Is Apple Really Killing Small Businesses?

Apple VS Facebook. Does Facebook make a compelling enough argument?

Bruce Ironhardt
Dec 29, 2020 · 6 min read
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So, what’s going on and why is Apple killing small businesses.

Before we talk about why Apple is under attack from Facebook we should talk a little about data privacy and how these platforms operate.

Companies, like Facebook, Google, or even Apple collect large amounts of data on you as a user when you use their services. Companies track everything you do on their platforms like what posts you like, what buttons you click, who you spend the time texting, everything. They use this data to build a sophisticated profile on you and their algorithms learn to categorize you. This information keeps you using their services and they can push ads that they think you’ll probably like.

I think at this point we all kind of already understand and accept this. We give away our data and they give us services like Google Maps for free.

But that isn’t where it ends. Companies don't just track you within their own apps. They track you everywhere, across all the websites and apps you use.

The way they do this is through something called IDFA on IOS. An IDFA for simplicity is just a unique name used to identify a user’s specific device.

This way companies like Facebook can track users “Anonymously”. Those quotation marks are pretty big btw because it wouldn’t be hard to tie an IDFA to an actual identity. But this is how companies can track you on almost any app you use without you knowing and it’s a little creepy and sometimes a little funny.

I remember once posting an ad on Kijiji (it's like Canada’s Craigslist) and then seeing ads for the post I just made on Instagram. I thought it was a little funny when I saw it but it’s a good example of how these ads work.

The way Kijiji, eBay, Amazon, and other e-commerce businesses set up their ads with Facebook is by having Facebook target the individual product I was searching for and showing results for that on their e-commerce business.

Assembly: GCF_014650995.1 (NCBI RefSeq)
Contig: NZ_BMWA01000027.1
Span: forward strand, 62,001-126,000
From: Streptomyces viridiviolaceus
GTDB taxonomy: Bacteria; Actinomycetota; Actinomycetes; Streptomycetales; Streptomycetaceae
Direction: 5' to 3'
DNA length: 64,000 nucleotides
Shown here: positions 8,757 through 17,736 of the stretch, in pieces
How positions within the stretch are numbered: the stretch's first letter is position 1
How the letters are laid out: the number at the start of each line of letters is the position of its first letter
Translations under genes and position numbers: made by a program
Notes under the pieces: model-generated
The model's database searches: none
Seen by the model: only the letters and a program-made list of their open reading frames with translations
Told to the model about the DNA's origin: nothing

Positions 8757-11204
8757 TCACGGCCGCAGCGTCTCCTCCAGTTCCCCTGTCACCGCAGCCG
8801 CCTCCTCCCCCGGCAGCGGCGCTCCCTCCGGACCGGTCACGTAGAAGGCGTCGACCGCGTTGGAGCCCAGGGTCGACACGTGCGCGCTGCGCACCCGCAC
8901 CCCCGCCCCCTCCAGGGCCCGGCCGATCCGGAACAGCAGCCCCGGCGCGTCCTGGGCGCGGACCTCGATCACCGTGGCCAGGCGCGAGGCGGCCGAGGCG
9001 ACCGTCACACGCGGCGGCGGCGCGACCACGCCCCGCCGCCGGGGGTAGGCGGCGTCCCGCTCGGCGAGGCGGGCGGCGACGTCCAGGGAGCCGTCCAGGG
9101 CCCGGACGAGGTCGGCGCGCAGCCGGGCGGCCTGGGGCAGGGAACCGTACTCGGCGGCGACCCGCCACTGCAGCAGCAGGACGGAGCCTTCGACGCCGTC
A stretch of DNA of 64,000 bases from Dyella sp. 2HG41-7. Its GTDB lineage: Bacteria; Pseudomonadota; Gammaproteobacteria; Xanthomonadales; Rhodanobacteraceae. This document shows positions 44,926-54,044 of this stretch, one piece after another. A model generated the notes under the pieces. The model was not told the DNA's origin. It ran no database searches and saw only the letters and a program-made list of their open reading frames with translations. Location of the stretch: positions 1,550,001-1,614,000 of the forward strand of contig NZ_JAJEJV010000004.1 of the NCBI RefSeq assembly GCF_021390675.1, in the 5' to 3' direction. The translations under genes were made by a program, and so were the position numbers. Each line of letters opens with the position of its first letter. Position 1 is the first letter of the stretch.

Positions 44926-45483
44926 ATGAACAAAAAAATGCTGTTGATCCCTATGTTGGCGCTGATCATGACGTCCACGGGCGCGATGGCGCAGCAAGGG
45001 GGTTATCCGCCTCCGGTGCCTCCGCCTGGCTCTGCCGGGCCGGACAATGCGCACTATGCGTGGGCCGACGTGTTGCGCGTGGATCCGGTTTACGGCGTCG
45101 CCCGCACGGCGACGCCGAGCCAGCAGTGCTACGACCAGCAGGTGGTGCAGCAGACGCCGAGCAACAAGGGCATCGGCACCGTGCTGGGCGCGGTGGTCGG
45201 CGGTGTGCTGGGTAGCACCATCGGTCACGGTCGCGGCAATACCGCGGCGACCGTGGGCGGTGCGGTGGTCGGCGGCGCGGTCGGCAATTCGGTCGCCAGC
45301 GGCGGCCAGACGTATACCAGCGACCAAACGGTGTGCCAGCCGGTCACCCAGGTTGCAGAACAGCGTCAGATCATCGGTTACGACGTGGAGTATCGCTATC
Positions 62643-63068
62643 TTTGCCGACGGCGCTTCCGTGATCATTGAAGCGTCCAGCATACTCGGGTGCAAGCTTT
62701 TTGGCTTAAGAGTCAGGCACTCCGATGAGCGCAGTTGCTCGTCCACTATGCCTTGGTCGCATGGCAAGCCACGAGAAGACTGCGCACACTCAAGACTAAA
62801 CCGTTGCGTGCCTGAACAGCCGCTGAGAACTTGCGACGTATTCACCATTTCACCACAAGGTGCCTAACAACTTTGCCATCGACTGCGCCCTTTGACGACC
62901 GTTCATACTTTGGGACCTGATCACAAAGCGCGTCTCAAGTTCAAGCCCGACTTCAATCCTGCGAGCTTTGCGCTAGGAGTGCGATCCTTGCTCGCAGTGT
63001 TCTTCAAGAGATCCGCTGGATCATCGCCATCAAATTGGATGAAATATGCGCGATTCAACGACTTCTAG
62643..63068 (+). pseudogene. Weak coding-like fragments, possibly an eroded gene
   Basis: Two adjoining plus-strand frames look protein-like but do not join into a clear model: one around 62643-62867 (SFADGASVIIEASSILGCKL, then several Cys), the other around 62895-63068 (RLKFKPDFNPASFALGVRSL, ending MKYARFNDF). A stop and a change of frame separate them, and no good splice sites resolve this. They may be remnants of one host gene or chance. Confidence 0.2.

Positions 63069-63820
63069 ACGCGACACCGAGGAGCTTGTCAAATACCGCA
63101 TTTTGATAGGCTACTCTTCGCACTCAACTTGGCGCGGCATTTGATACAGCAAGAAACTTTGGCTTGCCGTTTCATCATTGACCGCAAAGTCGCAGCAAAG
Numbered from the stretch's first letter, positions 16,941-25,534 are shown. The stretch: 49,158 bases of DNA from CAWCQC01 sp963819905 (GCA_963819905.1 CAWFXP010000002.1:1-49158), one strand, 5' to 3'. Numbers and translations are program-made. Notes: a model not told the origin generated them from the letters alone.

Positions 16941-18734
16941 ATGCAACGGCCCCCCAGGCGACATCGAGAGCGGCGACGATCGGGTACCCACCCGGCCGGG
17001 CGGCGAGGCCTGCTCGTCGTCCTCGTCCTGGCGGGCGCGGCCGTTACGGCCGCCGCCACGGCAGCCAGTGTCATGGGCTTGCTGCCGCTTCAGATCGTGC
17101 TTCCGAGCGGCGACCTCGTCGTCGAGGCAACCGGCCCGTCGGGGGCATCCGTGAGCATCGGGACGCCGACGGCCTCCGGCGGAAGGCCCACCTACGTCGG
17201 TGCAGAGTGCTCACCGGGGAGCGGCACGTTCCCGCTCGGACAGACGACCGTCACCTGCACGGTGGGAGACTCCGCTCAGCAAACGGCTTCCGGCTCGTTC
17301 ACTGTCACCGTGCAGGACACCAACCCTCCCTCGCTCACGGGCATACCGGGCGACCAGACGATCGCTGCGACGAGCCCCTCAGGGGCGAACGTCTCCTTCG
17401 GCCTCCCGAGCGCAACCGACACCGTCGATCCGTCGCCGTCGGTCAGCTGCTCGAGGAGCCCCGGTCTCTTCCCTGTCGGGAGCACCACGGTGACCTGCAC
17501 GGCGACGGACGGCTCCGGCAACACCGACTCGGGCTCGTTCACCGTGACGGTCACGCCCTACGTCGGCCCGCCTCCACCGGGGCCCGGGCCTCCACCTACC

But now that you have an idea of how things work let’s move back to Apple.

So let’s get back to why “Apple is killing small businesses”.

With the introduction of iOS 14, Apple will require users to opt-in to being tracked across apps and websites. This will show up as a popup notification like in the image below.

Additionally, Apple will begin rolling out ‘nutrition labels’ for apps. This will serve as a way for you to see exactly what information apps on the app store will have access to. You can read more about it from my article below.

This way users have the option to disable tracking outside the app and they can make smarter more informed decisions on what apps they decide to download.

In my humble opinion, these changes are more than welcome. In fact, I’d say that they should have always been like this from the very start. I can understand being tracked on a companies own platform… But outside the platform, on any app or website!?! That's ridiculous.

This is basically the problem Facebook has with Apple though and why Facebook is trying to push back.

According to Facebook, many of the free websites we use all like to use are based heavily on advertisements to keep those services free.

Targeted ads, like the one Facebook sells, allow businesses to reach much higher conversion rates, target key demographics, and at the end of the day, profit enough to keep their services running at no direct monetary cost to the customer.

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Photo by Gene Gallin on Unsplash